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Asahi Denka Kogyo KK

 


Address:
2-3-14 Nihonbashi-Muromachi, Chu
Tokyo
103-8311
Japan

Telephone: (81) 3 5255 9002
Fax: (81) 3 3246 2090
http://www.adk.co.jp

Statistics:
Public Company
Incorporated: 1917 as Asahi Denka Kogyo
Employees: 2,135
Sales: ¥104.53 billion ($1.15 billion)(2003)
Stock Exchanges: Tokyo
Ticker Symbol:4401
NAIC: 325192 Cyclic Crude and Intermediate Manufacturing; 311225 Fats and Oils Refining and Blending; 325211 Plastics Material and Resin Manufacturing; 325998 All Other Miscellaneous Chemical Product Manufacturing


Company Perspectives:
Asahi Denka Co. Ltd. has the corporate philosophy of "Aim at Becoming Aggressive, Advanced Enterprise Keeping with Changes the Times Offer" and "Live in Harmony with the World", under which the corporation is now accelerating its globalization focusing on its highly competitive and technologically superior product groups in the world market, contributing to the world in its growing fields.


Key Dates:
1875: Ichibei Furukawa establishes a copper mining company in Kusukura, Japan.
1915: As part of its diversification, Furukawa begins development of production of caustic soda (sodium hydroxide) using electrolysis process, forming Tokyo Denka Kogyo-sho.
1917: Chemicals division is reformed as Asahi Denka Kogyo.
1918: Production begins with the completion of Ogu Plant in Tokyo.
1919: The company starts producing hydrogenated oil using hydrogen byproduct of electrolysis process.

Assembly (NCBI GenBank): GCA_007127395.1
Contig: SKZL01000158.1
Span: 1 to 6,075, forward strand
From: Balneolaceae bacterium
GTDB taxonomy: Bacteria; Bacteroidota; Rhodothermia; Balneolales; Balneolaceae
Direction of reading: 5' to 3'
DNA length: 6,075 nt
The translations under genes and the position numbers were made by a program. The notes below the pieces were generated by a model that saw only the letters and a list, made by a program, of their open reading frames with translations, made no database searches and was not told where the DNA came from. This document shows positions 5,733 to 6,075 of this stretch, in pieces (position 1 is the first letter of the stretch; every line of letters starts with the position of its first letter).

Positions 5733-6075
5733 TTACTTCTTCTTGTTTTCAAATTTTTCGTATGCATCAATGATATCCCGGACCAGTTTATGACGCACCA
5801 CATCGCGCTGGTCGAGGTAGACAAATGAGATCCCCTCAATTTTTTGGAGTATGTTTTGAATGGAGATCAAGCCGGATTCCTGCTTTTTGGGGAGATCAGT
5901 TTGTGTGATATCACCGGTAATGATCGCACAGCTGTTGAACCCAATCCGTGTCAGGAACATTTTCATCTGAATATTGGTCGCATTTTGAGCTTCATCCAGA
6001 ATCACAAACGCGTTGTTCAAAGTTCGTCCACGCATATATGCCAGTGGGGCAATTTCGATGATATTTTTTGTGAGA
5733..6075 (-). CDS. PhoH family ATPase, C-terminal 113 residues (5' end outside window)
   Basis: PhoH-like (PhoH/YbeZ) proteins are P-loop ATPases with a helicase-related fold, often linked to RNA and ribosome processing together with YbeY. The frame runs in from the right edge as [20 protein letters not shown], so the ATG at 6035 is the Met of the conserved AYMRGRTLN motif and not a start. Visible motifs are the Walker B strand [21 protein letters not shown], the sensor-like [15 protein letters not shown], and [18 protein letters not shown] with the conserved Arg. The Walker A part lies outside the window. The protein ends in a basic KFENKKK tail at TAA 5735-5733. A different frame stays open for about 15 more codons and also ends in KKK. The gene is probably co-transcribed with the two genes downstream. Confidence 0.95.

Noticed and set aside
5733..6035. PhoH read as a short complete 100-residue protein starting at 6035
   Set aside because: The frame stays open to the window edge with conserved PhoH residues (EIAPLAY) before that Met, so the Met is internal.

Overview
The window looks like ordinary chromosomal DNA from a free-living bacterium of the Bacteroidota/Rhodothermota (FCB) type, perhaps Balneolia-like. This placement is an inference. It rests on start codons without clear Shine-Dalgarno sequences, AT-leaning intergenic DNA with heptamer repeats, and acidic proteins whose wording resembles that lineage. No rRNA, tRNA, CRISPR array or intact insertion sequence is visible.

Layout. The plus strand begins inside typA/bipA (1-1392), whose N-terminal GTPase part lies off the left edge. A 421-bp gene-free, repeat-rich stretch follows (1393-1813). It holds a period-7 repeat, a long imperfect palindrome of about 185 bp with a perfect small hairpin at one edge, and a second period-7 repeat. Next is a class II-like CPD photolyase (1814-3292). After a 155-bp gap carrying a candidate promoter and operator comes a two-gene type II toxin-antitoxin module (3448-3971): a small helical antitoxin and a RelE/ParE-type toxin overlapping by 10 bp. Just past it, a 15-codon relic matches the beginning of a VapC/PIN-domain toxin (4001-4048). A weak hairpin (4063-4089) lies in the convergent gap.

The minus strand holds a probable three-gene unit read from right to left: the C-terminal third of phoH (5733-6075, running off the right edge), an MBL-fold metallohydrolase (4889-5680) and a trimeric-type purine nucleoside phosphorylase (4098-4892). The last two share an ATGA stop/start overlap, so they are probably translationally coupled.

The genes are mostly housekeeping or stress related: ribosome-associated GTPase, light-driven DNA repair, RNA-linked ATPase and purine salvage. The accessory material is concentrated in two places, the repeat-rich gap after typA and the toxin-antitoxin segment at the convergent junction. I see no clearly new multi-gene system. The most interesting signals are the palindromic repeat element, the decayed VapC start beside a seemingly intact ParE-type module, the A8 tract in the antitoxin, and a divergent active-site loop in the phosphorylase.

1929: Production and marketing of Risu brand margarine begins.
1947: A sales subsidiary, Yoko Sangyo, is set up.
1949: Asahi Denka goes public on the Tokyo Stock Exchange.
1959: Tokai Denka Kogyo, which produces hydrogen peroxide, is formed.
1962: Plasticizers and plastic stablilizers production is launched under Adeka Argus subsidiary.
1965: Fine Chemicals division, Adeka Swift Chemical, is formed.
1970: Kashima Factory opens in Ibaraki as part of the company's industrial capacity expansion.
1988: First international subsidiary is created in Singapore for production of edible oils.
1991: Han-Nong Adeka Corporation (later Dongbu Adeka) is formed in Korea.
1994: The company enters the United States with the creation of Amfine Chemicals Co.
1999: The company's first European subsidiary is established in Germany.
2001: The company enters China with it subsidiary Asahi Denka Shanghai.
2004: Asahi Food Sales Co. distribution subsidiary is established as part of a restructuring plan.


Company History: